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remembrance of the day. This festival still exists and is known as “The Switch Parade."

“The first to call attention in this country, in an impressive way, to the value and absolute need of trees,” writes Egleston,* “was that eminent scholar and wise observer, Mr. George P. Marsh, for many years our worthy representative at the courts of Italy and Turkey. His residence in those older countries was calculated to draw his attention to the subject as it would not have been drawn had he always lived in his native land.

"In Europe Mr. Marsh found the governments of Italyand Germany, as well as those of other countries, making active endeavors and at great expense to rehabilitate their forests, which had been depleted centuries before, to guard them from depredation, and, instead of leaving them to be consumed at the bidding of personal greed or recklessness, cherishing them as among their most precious possessions. He found schools, of a grade corresponding to our colleges, established for the special purpose of training men for the successful planting and cultivation of forests. He found the growth of trees in masses and their maintenance reduced to a science, and the management of the woodlands constituting one of the most important departments of state.

“Such discoveries were well calculated to fix his attention upon the very different condition of the

*“Arbor Day: Its History and Observance,” by N. H. Egleston. * In “ Çuriosities of Popular Customs,”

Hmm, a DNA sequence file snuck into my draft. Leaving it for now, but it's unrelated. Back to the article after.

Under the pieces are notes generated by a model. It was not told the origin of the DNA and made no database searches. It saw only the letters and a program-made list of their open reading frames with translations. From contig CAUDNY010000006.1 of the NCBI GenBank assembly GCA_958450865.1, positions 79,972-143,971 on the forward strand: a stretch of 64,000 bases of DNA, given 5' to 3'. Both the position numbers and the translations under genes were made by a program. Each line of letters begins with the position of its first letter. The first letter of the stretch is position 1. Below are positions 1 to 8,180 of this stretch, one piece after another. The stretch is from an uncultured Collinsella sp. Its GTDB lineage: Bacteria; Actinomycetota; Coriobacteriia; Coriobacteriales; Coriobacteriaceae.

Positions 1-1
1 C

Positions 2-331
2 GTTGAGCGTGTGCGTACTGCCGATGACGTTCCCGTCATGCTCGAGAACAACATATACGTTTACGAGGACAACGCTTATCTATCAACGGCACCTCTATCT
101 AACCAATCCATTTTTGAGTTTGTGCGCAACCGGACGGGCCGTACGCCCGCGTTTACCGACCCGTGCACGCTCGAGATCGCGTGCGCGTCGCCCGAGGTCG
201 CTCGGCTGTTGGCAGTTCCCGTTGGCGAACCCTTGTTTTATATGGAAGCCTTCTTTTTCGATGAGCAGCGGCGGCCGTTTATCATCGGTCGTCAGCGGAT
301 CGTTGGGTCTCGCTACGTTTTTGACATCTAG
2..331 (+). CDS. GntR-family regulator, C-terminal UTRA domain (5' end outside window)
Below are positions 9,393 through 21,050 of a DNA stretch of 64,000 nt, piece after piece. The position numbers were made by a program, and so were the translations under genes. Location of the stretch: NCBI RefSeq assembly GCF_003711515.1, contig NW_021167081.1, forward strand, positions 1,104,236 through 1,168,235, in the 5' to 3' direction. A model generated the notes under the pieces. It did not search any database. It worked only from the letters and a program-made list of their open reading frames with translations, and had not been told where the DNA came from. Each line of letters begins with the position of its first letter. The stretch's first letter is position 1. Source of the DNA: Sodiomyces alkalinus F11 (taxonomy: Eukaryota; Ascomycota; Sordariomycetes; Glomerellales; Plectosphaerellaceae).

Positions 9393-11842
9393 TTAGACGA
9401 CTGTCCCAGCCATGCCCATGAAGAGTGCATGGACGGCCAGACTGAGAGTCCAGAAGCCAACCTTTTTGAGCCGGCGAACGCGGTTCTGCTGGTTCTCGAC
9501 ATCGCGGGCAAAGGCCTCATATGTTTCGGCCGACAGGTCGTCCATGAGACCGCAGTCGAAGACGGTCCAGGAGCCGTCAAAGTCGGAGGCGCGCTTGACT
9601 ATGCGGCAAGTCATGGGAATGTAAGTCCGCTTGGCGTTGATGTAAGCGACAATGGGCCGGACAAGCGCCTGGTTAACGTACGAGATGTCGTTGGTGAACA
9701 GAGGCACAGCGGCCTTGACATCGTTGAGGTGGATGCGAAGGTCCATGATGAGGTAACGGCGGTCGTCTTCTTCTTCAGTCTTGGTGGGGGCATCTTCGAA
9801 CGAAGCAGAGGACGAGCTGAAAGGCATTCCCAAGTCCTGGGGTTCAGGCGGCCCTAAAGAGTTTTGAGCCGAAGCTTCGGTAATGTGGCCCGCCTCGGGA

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forests in his own country, and to convince him that the reckless destruction of them then going on here, if not checked, would bring upon this land the same calamities which had befallen countries of the Old World in past centuries, and from which only the most enlightened nations of Europe are now recovering, through the arduous efforts of many decades, and at great pecuniary cost. The result of Mr. Marsh's observations was the publication of a volume entitled 'The Earth and Man,' and to the admirable chapter on 'The Woods,' more than to any other source, perhaps, we are indebted for the awakening of attention here to our destructive treatment of the forests and the necessity of adopting a different course if we would avert most serious consequences, threatening, possibly, more than anything else our material welfare.'

The cause of our American trees was taken up and zealously advocated by a number of publicspirited men, prominent among whom was B. G. Northrup who, in the pages to follow, has written so eloquently of Arbor Day's spirit and significance.

But the official father of the movement was J. Sterling Morton, afterward Secretary of Agriculture during President Cleveland's second term. “In 1872," writes Walsh,* "he was a member of the Nebraska State Board of Agriculture, and he offered a resolution setting apart April 1oth of that

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year as 'tree-planting day.' There were some members of the board who contended for the name ‘Sylvan Day,' but Mr. Morton talked them out of this title. The resolution as finally adopted recommended that the people throughout the state plant trees on the day named, and offered, in the name of the board, a prize of one hundred dollars to the agricultural society of that county which should plant properly the largest number of trees. To the person planting the largest number of trees a farm library worth twenty-five dollars was offered. The board requested the newspapers to keep this resolution before their readers, and the newspapers responded so generously that more than one million trees were planted throughout Nebraska on the first Arbor Day.